Today’s edition of our 3D printing news digest Sliced, asks the following: How do you redirect sound with 3D printing? Will 3D printers ever find a place in mechanics’ shops? Are 3D printed hypersonic warheads viable? All this and more from Duke University, PostNord, GKN Powder Metallurgy and the 3MF consortium.
Metamaterials, soluble supports and more
Researchers at Duke University, Carolina, have used 3D printing to create a device that can control and redirect soundwaves almost perfectly. The device is made from a kind of metamaterial, which controls and redirects sound through its structure, rather than through their chemical composition. Researchers say the device has applications for sonar technology.
“Systematic design and experimental demonstration of bianisotropic metasurfaces for scattering-free manipulation of acoustic wavefronts” is available to read in the Nature Communications journal.
Researchers at Nanyang Technological University have enhanced the strength and ductility of 316L stainless steel, by using selective laser melting. They achieved improvements by in-process engineering of the steel’s crystallographic texture. The paper titled “Simultaneously enhanced strength and ductility for 3D-printed stainless steel 316L by selective laser melting” is published in the NPG Asia Materials journal.
Airwolf 3D’s patent-pending HydroFill Water-Soluble Support has been reformulated to improve the quality and performance of the material.
PostNord partners with 3YOURMIND
PostNord Strålfors, a communications solutions provider in Denmark, which recently added an on-demand 3D printing delivery service, has partnered with 3YOURMIND to use their software platforms to optimize the new service.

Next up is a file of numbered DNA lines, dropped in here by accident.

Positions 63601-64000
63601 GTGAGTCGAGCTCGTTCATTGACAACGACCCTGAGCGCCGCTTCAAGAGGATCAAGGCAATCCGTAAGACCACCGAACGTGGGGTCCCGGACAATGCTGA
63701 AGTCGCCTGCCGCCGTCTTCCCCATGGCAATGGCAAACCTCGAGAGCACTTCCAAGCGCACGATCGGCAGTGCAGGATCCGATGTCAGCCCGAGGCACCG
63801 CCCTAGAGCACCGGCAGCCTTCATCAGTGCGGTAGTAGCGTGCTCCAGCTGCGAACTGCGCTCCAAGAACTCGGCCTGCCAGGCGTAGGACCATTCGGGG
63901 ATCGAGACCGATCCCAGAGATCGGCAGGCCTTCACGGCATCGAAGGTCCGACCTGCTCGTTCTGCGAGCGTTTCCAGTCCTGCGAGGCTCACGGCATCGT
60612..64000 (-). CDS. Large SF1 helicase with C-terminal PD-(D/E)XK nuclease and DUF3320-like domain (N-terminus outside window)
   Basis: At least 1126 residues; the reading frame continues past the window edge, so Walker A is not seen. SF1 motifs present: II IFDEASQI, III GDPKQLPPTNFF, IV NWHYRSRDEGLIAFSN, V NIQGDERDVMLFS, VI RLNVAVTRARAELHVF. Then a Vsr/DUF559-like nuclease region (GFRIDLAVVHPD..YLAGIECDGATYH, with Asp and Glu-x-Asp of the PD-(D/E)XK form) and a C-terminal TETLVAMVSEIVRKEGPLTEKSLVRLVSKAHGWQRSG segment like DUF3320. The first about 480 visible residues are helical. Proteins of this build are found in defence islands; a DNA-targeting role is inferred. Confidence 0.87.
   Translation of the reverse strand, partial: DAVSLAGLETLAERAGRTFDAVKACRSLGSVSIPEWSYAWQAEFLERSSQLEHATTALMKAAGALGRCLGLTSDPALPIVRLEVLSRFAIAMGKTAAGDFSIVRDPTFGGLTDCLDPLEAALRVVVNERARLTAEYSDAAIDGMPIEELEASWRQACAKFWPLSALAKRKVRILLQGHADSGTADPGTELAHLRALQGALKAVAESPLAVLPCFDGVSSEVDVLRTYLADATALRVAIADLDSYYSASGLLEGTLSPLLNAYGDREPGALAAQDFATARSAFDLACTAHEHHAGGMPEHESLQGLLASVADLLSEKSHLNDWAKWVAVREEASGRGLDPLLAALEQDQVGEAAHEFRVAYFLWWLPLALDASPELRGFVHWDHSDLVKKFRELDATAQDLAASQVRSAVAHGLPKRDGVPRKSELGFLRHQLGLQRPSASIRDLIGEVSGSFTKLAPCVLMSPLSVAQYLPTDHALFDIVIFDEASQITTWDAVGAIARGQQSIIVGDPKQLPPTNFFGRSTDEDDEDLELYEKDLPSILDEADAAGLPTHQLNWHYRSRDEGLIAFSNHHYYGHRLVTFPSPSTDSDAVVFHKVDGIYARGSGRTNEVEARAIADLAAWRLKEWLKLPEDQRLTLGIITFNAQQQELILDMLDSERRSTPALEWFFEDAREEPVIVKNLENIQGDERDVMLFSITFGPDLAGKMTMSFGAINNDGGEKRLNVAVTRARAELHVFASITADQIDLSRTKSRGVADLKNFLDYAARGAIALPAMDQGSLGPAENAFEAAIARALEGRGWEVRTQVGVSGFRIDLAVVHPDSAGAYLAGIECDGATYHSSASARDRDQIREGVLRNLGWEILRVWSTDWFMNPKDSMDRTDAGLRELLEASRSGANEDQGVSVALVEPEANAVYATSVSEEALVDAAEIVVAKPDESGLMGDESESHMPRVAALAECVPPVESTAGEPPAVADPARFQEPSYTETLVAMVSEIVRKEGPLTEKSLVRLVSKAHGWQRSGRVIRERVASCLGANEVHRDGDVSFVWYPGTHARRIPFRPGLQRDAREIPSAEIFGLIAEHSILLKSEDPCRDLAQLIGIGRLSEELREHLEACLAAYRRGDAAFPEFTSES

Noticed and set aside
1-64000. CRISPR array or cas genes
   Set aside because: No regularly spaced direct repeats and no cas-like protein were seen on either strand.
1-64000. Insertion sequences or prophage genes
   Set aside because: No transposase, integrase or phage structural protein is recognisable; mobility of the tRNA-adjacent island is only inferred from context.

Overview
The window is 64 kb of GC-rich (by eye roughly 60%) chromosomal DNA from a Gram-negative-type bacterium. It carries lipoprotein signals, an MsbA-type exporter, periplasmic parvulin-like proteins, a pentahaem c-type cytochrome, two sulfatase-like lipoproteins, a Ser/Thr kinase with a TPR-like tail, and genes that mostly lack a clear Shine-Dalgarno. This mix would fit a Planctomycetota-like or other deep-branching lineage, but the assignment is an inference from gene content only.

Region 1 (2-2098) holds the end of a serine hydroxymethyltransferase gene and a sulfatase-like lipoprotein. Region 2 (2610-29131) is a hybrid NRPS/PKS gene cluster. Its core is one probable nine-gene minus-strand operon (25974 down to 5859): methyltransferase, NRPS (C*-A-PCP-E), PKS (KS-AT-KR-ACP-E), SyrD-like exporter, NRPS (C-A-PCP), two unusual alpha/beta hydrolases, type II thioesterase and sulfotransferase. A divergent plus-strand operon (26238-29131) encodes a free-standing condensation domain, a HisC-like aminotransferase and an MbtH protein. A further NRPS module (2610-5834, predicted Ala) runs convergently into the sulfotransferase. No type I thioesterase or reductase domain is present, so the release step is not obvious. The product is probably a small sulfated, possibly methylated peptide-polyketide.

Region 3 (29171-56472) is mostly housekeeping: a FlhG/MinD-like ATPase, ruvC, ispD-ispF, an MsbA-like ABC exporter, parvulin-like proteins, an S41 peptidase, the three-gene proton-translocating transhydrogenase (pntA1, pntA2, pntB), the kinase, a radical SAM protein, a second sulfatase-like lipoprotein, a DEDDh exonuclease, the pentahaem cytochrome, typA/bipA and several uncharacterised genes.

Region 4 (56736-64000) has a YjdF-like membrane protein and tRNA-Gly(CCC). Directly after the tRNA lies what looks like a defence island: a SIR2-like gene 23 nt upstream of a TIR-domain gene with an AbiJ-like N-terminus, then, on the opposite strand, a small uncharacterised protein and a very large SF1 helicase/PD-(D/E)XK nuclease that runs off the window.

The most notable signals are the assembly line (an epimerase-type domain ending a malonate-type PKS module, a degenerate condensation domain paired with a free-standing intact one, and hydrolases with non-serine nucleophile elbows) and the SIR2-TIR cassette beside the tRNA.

Scanning arteries with light
Researchers at Aalto University, Finland, are using super-hydrophobic interfaces to create hollow structures in bacterial cellulose. The technique has been outlined in a paper published in the Materials Horizons journal.
Proslab, a dental laboratory in Australia, has digitized the manufacture of cobalt chrome removable partial dentures, using Renishaw metal 3D printers. Designed in CAD, the dentures were printed in resin before being produced in cobalt chrome with traditional lost-wax casting.
Starfish Engineering LLC, a startup associated with Purdue University, Indiana, U.S., has built a medical imaging device that uses light to create a detailed picture of arteries in the roof of the mouth. Starfish Engineering has used 3D printing to build replicas of patients’ mouths with accurately placed arteries.
Hypersonic warheads and the future of the local mechanics’ shop
A partially 3D printed warhead for hypersonic weapons, which travel five times faster than sound, is being tested in a facility in Burnet, Texas. Created by Orbital ATK for the U.S. Department of Defense, three out of five major components have been fabricated on 3D printers.
Orbital ATK Program manager, Richard Truitt said,
“We are really happy to do this test with additive manufactured parts because it’s going to tell us, does that actually function the way a normal component would.”
Markus Josten, Global Sales Director at GKN Powder Metallurgy, a producer of sintered components and metal powders for 3D printing, has speculated that in the next 10 to 20 years, 3D printing will be a common sight in local mechanics’ shops. In a GKN Sinter Metals Blog post, Josten has outlined his vision for the growing role of 3D printing in the automotive aftermarket industry.
The Commonwealth Scientific and Industrial Research Organisation (CSIRO) is looking for 3D printers to assist with Data61. Data61 is a data innovation group based in Australia. Data61 is specifically seeking a high-end, multi-material 3D printer to assist with the organisation’s burgeoning soft robotics capabilities.
3MF releases new extension for lattice-type geometry
The 3MF Consortium, has released its new Beam Lattice Specification Extension. The extension provides an entirely new way of storing and transferring lattice-type geometry information. The extension, now available for download, has all the features of the 3MF Core Specification, meaning materials, colors, build information and much more can be found in one compact file.
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Featured image shows the testing of a partially 3D printed hypersonic warhead. Photo via Orbital ATK.